States must ensure that Medicaid enrollees in managed care have ongoing access to a meaningful grievance and appeals process, and to a system that allows them to file complaints about problems with a health plan or provider, including challenges to initial or ongoing assessments or service plans.

States must ensure that the grievance and appeals rights are clearly explained to beneficiaries and that beneficiaries have access to easy-to-understand materials that are culturally competent and linguistically appropriate.

States and federal governments must ensure that dual-eligibles enrolled in MCOs—including the duals demonstration enrollees—have processes to protect consumers against the imposition of inappropriate cost-sharing charges, like provider balance billing (see also this chapter’s section on Medicaid Assistance for Medicare Beneficiaries with Low Incomes for information on MSPs A term used to refer collectively to several programs established under federal law to provide additional financial protections (such as assistance with premiums and/or cost-sharing) to low-income Medicare beneficiaries who meet income and asset criteria. The Medicare Savings Programs… .)

To avoid redundancy, states should take strong steps to ensure MCOs selected to participate in their managed care programs meet the same comprehensive standards and quality measures that apply to health plans offered by all other payers. However, given the unique characteristics of dual-eligibles, additional or substitute requirements may be necessary. Standards should include a full range of consumer protections. Plans must include a fair and rapid appeals process in which decisions that incorrectly deny, reduce, or terminate care to beneficiaries may be overturned. Beneficiaries must retain access to all needed services during appeal.

States should adequately monitor contracted MCOs to ensure that they comply with the solvency, quality, and consumer protection standards outlined in the Balanced Budget Act of 1997—including, but not limited to, rules on actuarially sound capitation Capitated payment systems are a type of managed care. They can be used to fund health care, long-term care or both. In a capitated system a managed care organization (MCO) is paid a fixed amount for each person served (often a specific amount per consumer per month) and in turn is… rates, beneficiary education and materials, managed care quality assessment and performance improvement, beneficiary grievance and appeal rights, and other consumer protections.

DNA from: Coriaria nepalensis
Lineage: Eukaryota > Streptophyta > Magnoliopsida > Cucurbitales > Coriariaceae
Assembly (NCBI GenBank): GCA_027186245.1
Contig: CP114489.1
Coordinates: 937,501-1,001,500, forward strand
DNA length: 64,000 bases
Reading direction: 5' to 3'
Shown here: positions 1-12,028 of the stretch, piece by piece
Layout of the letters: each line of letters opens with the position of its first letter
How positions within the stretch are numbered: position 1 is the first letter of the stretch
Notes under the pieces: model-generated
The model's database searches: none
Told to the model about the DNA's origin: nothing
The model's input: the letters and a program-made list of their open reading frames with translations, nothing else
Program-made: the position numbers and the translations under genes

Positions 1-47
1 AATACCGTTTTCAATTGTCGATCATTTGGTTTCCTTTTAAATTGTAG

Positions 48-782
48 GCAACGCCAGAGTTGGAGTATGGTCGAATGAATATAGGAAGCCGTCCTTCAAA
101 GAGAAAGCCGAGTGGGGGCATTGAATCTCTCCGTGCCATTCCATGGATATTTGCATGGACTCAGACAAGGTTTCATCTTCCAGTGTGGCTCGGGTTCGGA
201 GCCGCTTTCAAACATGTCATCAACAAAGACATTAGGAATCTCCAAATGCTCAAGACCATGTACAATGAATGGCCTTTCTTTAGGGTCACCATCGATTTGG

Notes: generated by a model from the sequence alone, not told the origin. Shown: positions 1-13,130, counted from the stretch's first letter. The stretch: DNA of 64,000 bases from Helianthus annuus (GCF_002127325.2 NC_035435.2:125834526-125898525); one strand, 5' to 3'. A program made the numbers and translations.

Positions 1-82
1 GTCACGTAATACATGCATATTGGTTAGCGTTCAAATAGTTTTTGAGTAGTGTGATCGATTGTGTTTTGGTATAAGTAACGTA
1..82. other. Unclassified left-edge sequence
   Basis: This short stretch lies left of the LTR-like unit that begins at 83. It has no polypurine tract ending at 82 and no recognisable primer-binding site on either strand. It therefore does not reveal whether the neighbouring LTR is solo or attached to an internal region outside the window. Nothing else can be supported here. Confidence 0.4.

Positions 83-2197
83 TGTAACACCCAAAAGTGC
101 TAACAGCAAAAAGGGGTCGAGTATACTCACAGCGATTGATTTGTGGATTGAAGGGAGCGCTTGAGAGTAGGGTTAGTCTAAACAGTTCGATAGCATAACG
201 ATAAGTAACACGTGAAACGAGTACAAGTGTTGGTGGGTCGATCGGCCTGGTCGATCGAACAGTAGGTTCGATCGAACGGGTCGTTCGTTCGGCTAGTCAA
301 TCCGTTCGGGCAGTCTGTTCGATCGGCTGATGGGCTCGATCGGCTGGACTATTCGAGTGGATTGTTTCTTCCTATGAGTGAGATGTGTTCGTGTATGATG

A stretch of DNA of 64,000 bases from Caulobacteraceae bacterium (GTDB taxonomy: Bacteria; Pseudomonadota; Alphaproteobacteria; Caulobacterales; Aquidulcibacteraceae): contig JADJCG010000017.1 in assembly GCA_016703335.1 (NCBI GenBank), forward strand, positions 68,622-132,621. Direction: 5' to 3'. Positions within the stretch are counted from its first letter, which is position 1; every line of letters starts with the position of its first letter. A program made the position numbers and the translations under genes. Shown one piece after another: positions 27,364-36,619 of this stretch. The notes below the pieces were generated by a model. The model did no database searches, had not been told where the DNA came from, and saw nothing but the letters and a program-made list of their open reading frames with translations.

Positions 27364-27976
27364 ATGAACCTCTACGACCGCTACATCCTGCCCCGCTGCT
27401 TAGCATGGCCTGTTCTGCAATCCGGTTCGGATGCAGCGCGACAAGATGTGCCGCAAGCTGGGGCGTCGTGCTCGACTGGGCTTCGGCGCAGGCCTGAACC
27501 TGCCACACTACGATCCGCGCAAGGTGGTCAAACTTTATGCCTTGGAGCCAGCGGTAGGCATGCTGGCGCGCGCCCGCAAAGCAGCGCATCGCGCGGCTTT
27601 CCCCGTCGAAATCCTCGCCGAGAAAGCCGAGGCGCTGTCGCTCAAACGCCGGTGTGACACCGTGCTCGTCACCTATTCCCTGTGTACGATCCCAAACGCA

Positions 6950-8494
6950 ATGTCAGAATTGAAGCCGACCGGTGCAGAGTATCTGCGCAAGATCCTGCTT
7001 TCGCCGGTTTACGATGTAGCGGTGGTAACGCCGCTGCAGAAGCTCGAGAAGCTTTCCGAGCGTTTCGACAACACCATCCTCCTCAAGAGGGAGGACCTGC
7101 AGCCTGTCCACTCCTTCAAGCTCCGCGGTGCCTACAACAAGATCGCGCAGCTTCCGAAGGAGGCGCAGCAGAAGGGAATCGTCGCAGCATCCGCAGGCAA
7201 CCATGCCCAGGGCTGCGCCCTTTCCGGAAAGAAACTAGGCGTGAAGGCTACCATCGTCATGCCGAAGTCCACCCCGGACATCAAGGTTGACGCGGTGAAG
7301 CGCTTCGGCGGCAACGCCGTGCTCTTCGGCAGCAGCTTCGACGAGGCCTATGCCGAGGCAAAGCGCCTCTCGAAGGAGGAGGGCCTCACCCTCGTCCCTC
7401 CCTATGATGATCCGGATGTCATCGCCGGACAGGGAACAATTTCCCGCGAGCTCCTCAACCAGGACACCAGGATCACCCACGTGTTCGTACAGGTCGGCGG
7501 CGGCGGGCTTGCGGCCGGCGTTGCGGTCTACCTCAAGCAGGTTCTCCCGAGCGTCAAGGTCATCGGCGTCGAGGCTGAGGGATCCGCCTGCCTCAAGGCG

Limited scope of dual demonstrations

In this policy: FederalState

States and federal policymakers should ensure that the duals demonstrations designed to test the integration of Medicare Authorized in 1965 under Title XVIII of the Social Security Act, Medicare provides health insurance coverage for people age 65 and older and for some disabled people under age 65. This federal program consists of Part A (Hospital Insurance), Part B (Supplemental Medical Insurance), Part… and Medicaid services (including the provision of LTSS Also known as Long-term Care (LTC), LTSS encompass a broad range of assistance needed by people of all ages who have cognitive or mental impairments and who may lack the physical ability to function independently.  In their basic form, LTSS consist of help with self-care and… ) are reasonably limited in scope.

States and the federal government should ensure that the duals demonstrations are piloted on a limited basis in most cases. When determining the scope of a demonstration, states and the federal government should consider the experience level of the state and its contractors, and the timeframe for implementation. However, states and the federal government should also make allowances for smaller states where the level of enrollment needs to be sufficient to support a meaningful demonstration.

The federal government should not permit states to expand their duals demonstration projects to full scale unless there is evidence from a rigorous, independent evaluation that the demonstration is effective, and that quality and cost-containment goals have been met.

Reinvestment in LTSS

In this policy: State

States should use some of the savings from the duals demonstrations to strengthen and improve access to and availability of community-based LTSS Also known as Long-term Care (LTC), LTSS encompass a broad range of assistance needed by people of all ages who have cognitive or mental impairments and who may lack the physical ability to function independently.  In their basic form, LTSS consist of help with self-care and… .

Managed FFS

In this policy: FederalState

State and federal governments should ensure that managed FFS delivery models provide care coordination services to vulnerable dual-eligibles and that, to the extent applicable, they comply with the policies listed above.

States and the federal government should ensure that strategies used to identify dual-eligibles for care coordination services in the managed FFS demonstrations are periodically validated to adequately indicate those beneficiaries whose quality of care/quality of life would be improved through care coordination.

All of the relevant policies in this Section -  apply to the managed FFS demonstrations.